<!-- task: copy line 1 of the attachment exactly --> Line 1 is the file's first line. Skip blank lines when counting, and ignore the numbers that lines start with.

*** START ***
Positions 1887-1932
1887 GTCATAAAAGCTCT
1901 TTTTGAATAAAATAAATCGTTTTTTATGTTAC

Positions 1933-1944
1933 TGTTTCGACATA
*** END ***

Positions 1887-1932